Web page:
I read this on Boston.com and it looked like a book I will have to read...
WHICH REMINDS ME! I read a really cute book (well I am not sure that cute is the word) it is called Heroes, hooks, and Heirlooms and if anyone wants to borrow it I will happily share :-D
What makes a marriage work?
Frank essays from female writers
By Diana Brown, Globe Correspondent January 24, 2006
TEWKSBURY -- For 18 months, Jean Trounstine and Karen Propp met in cafes, deliberated via e-mail, and chatted by phone as they co-edited a collection of moving, honest essays about marriage by a roster of heavy-hitting writers. Along the way, they discovered their collaboration itself mirrored a marriage.
''I found myself getting angry at you for the same thing that I get angry at my husband," Propp, who lives in Cambridge, said as the two friends talked in Trounstine's Tewksbury living room. Trounstine knew instantly: Propp became upset whenever she felt controlled or infringed upon.
That professional bond helped fuel the creative process for their book, ''Why I'm Still Married: Women Write Their Hearts Out on Love, Loss, Sex, and Who Does the Dishes," due in bookstores today.
The book evolved from a discovery they made in 2004 after first meeting at a reading in Providence. Having coffee afterward, they realized they both had written essays titled ''Why I'm Still Married." The title stuck because it resonated and made people chuckle.
''In working on this book; I felt less alone in my marriage," said Propp, 48, who has taught writing at Boston College, the University of Massachusetts, and the University of New Hampshire. She has been married for 10 years and has an 8-year-old son. ''People will be able to find themselves in these essays."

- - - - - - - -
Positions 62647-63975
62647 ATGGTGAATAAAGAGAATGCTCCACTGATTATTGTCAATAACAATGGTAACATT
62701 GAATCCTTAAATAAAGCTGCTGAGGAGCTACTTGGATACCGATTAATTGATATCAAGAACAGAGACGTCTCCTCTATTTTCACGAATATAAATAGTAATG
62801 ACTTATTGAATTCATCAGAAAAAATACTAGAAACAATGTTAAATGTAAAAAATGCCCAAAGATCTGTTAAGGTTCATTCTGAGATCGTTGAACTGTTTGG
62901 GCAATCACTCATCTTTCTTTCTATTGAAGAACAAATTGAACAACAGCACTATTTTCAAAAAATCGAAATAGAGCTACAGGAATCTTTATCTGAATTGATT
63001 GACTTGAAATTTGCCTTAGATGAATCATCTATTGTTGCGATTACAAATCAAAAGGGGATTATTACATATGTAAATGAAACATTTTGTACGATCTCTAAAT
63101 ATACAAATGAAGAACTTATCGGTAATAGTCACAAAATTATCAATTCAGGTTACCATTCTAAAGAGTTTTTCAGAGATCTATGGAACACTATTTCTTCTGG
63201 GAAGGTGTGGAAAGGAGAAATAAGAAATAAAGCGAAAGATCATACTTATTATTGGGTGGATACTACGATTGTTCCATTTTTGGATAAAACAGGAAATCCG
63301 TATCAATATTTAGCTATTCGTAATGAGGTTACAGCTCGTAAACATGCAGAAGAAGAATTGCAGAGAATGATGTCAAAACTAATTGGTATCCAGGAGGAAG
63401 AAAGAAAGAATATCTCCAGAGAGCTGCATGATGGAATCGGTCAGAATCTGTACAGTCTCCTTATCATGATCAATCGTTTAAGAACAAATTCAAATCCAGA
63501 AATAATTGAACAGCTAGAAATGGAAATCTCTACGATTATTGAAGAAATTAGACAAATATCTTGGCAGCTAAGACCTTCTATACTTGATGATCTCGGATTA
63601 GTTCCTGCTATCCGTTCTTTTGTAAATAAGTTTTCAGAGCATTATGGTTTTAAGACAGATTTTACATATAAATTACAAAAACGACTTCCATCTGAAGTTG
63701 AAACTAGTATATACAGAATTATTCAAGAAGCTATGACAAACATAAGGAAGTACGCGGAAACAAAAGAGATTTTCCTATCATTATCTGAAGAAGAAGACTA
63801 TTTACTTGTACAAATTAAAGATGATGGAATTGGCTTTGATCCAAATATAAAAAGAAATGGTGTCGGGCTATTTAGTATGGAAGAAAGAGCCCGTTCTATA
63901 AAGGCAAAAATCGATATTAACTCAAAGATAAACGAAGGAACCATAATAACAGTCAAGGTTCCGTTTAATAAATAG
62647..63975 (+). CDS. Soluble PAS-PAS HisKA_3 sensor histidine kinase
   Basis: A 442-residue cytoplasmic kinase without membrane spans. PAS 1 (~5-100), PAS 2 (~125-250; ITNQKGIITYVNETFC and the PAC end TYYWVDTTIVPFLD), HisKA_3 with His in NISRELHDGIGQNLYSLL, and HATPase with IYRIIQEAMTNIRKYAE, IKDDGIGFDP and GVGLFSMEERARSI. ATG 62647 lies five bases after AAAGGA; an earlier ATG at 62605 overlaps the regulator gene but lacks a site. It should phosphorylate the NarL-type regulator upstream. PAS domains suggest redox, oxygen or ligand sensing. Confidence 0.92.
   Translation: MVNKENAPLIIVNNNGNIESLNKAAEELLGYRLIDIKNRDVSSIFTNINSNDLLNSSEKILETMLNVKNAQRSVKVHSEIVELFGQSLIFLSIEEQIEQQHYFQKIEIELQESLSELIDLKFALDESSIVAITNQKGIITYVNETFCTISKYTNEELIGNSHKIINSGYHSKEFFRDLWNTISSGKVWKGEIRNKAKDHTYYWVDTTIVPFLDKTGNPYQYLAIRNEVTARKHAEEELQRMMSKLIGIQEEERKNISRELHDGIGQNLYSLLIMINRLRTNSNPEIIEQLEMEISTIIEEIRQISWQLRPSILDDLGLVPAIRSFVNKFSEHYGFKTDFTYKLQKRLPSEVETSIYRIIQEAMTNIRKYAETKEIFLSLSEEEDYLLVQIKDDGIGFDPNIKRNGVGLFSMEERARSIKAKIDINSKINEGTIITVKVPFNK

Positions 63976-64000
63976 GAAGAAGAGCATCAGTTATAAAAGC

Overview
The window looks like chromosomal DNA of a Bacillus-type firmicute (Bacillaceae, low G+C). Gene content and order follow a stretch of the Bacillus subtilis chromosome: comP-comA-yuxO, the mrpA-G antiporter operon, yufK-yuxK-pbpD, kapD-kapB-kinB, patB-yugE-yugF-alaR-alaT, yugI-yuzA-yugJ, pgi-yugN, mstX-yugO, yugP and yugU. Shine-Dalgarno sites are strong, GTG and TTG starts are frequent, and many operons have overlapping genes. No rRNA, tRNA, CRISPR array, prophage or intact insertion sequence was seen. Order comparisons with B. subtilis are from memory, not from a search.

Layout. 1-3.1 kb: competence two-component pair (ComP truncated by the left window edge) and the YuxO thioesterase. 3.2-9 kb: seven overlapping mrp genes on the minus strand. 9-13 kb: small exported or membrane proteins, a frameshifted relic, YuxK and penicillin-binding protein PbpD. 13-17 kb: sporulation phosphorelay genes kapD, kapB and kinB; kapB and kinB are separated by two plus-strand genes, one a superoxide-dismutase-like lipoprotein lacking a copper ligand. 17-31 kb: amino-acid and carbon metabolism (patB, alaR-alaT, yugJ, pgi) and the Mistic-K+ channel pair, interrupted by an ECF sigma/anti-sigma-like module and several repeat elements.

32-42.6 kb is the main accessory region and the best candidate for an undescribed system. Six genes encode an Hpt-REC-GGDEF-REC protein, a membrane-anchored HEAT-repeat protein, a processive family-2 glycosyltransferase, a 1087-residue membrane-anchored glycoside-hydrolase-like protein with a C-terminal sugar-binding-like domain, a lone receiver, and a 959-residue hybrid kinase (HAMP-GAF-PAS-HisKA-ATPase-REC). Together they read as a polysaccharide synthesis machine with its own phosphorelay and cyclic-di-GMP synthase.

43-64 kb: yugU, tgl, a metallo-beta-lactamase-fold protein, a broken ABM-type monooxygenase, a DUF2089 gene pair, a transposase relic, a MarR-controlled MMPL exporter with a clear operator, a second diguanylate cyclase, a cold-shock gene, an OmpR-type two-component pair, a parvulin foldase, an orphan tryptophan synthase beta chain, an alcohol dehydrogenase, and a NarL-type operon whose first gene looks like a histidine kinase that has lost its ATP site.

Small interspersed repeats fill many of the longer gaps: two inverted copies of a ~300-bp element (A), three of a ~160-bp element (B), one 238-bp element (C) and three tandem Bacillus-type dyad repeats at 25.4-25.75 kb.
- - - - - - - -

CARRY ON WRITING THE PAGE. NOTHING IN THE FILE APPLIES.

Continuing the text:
''The book allows you to feel that your own marriage is OK," said Trounstine, 59, a writer and playwright who teaches at Middlesex Community College in Lowell. She has been married for 18 years and has no children. ''As long as you have more happy days than not, then you feel you're in the right place with the right person. But it's a range, and we give people permission to have a range."
Reading the book is like listening to a chorus of women's voices, peeling away layers on individual marriages. It's an introspective look inside a private, richly nuanced part of life. It's confessional, but it also reads like a collection of philosophies about how an eclectic group of women navigates the bumpy, circuitous, steep, joyous, frightening, dark, and, ultimately, triumphant road into intimate partnerships.
To tell the stories, Propp and Trounstine assembled a collection of 24 writers with impressive oeuvres, including Marge Piercy, Ann Bernays, Erica Jong, Susan Cheever, Diana Abu-Jaber, Julia Alvarez, ZZ Packer, and Bharati Mukherjee. They are Fulbright fellows, National Book Critics Circle Award winners, PEN award winners, Pushcart Prize and O. Henry winners. Nearly half live in New England. ''We asked to hear about the longings, losses, and betrayals in conjugal life that had tested their commitment," Propp and Trounstine wrote in the book's introduction.